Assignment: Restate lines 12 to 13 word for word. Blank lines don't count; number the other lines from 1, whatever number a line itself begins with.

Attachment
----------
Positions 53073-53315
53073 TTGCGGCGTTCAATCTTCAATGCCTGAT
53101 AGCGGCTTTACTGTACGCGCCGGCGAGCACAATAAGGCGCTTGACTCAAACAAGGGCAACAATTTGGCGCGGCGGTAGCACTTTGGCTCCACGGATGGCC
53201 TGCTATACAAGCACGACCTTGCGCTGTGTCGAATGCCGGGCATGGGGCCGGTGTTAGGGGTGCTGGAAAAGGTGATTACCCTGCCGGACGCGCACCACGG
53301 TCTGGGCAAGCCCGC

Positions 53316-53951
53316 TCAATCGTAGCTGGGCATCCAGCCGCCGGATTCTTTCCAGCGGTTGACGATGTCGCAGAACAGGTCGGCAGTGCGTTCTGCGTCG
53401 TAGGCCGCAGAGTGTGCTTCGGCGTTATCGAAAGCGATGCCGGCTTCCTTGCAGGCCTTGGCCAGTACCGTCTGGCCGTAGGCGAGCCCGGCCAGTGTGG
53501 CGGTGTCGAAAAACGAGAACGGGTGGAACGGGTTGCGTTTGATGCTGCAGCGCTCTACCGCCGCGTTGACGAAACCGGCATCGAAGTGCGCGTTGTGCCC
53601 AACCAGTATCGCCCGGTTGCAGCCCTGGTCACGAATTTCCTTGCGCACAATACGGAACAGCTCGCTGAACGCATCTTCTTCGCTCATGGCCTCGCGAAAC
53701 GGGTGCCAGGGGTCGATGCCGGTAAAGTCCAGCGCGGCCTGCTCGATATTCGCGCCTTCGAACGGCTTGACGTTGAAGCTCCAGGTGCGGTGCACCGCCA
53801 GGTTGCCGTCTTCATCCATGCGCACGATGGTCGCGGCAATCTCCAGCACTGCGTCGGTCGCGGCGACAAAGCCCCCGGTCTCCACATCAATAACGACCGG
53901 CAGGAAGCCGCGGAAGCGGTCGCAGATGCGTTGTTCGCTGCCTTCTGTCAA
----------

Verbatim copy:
53801 GGTTGCCGTCTTCATCCATGCGCACGATGGTCGCGGCAATCTCCAGCACTGCGTCGGTCGCGGCGACAAAGCCCCCGGTCTCCACATCAATAACGACCGG
53901 CAGGAAGCCGCGGAAGCGGTCGCAGATGCGTTGTTCGCTGCCTTCTGTCAA